2

I am new to geoDjango.

I have a polygon field defined in the model like this:

my_poly = models.PolygonField(null=True, blank=True, spatial_index=True, geography=True, srid=4326)

I am getting the record set in view like this:

rset = TestUnit.objects.extra(select={'o':'my_poly'}).filter(reduce(operator.and_, criteria)).values('o')

I see it is returning polygon data looks like this format:

0103000020E610000001000000090000004AB6BA9C127557C060915F3FC4C64440C7BDF90D137557C0187D0569C6C644408690F3FE3F7557C0E35295B6B8CA44403ECA880B407557C05F402FDCB9CA44400F46EC13407557C07D259012BBCA4440F7031E18407557C0C98E8D40BCCA444021B1DD3D407557C03D0CAD4ECECA4440BFB9BF7ADC7457C0D525E318C9D044404AB6BA9C127557C060915F3FC4C64440

I need it to return WKT or GeoJson format so that I can draw polygons using leaflet. What are my options?

  • Can you paste how you build criteria? – Udi Mar 10 '17 at 11:03
2

Try this:

for o in TestUnit.objects.all():
    print(o.my_poly)
    print(o.my_poly.geojson)
    print(o.my_poly.wkt)
    print()

To filter:

for o in TestUnit.objects.filter(field1=value1, field2=value2):
    print(o.my_poly)

For example:

TestUnit.objects.filter(level=5, answered=True):

See also: Making Queries in Django's docs.

1

I think @Udi is right, your filtering setup is overly complicated for what you want to do. When filtering objects in Django, the result is an iterable queryset, which contains the model instances matching your filter criteria.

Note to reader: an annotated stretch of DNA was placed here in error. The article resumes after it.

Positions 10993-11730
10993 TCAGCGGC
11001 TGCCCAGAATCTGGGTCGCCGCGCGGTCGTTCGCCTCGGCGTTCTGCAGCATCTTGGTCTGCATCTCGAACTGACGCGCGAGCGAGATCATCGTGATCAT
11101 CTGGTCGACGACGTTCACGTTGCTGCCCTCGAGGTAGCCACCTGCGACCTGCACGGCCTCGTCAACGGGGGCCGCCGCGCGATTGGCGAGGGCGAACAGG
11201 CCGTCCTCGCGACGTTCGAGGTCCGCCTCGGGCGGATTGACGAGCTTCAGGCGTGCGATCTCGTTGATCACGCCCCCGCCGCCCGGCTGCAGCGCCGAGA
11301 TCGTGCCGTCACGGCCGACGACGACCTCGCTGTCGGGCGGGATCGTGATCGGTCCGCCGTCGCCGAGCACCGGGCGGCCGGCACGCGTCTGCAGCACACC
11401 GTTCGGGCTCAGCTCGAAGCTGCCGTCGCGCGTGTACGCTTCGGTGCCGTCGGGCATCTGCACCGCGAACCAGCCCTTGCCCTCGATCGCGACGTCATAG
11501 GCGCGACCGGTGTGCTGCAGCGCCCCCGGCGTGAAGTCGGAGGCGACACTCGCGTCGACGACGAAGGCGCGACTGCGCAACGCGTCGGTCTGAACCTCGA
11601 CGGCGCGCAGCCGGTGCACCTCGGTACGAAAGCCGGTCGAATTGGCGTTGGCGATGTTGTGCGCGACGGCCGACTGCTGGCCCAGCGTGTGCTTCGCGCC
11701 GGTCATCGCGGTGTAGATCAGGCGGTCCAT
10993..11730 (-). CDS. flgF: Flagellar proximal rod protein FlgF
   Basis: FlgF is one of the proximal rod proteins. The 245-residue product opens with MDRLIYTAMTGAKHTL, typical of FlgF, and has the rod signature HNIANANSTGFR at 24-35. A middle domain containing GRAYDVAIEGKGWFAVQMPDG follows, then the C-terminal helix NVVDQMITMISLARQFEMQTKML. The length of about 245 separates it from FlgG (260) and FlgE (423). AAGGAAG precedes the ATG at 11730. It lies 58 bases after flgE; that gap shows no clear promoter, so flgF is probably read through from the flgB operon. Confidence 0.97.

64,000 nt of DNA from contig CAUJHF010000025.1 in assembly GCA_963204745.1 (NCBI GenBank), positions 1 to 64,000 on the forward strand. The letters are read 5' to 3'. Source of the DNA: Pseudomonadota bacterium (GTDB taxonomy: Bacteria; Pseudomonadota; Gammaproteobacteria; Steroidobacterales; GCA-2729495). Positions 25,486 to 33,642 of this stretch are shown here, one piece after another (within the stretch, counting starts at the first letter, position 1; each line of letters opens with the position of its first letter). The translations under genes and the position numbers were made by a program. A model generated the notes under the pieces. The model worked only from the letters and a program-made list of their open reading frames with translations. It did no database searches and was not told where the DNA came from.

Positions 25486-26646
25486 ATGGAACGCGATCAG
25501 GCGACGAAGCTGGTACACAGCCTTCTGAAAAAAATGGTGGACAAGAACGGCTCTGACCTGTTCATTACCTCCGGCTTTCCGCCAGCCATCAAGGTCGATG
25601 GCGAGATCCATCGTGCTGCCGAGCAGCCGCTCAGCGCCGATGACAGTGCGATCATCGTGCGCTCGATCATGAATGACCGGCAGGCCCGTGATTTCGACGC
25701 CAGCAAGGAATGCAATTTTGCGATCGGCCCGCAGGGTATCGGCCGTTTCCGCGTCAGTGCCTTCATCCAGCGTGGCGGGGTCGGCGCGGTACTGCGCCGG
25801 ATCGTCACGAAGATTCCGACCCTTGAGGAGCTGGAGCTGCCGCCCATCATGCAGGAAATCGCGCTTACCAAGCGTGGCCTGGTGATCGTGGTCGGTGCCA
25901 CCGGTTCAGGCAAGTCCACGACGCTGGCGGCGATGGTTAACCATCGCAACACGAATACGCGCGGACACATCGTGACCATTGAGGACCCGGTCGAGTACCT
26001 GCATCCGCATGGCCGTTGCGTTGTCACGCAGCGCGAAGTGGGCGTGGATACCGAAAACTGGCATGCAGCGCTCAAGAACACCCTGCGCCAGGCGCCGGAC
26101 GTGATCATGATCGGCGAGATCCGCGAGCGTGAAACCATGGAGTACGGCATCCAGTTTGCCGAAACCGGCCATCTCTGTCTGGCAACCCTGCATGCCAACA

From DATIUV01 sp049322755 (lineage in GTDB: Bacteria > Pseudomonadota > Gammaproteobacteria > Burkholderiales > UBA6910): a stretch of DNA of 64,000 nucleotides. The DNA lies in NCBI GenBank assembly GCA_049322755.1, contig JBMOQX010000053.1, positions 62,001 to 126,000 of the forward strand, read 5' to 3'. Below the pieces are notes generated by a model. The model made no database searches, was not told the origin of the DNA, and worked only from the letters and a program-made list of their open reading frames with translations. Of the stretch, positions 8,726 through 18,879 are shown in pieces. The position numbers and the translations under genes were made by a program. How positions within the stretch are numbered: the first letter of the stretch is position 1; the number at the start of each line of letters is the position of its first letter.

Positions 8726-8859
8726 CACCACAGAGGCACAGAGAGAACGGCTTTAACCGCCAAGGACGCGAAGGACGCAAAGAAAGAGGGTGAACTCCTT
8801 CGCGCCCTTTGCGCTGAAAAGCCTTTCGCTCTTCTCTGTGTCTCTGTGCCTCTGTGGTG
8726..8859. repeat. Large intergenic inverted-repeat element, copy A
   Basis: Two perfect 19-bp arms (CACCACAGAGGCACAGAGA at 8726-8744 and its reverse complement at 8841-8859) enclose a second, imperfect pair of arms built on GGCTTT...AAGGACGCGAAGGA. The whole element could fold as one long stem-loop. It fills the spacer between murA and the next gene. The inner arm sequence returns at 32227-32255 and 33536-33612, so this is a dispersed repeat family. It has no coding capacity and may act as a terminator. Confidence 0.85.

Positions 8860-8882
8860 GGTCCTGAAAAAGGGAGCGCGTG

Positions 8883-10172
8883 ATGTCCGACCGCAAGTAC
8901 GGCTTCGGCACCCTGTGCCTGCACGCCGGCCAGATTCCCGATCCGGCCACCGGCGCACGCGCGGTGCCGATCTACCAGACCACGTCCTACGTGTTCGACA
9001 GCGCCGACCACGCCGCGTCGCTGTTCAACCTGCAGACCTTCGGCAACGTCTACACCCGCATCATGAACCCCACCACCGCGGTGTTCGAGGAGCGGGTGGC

So if you have something like

rset = TestUnit.objects.filter(reduce(operator.and_, criteria))

then you can loop through rset, and each object in that iterator is a model instance. To access the values you can then simply use the field properties, just as @Udi explained in his answer.

So if you want a list of WKT geometries, you can use this expression

rset_wkt = [test_unit.my_poly.wkt for test_unit in rset]

Just to give some context:

PostGIS stores geometries internally as binary blobs. That is what you see in your output. You see the raw data because you use the select and values combination, it gets the "raw" values from PostGIS.

In regular GeoDjango querys, such as shown by @Uli, the binary format is converted automatically to OGRGeometry objects. The my_poly attribute becomes a pythonic object. You can access its attributes and methods such as srid, wkt, geojson, transform, intersect, etc.

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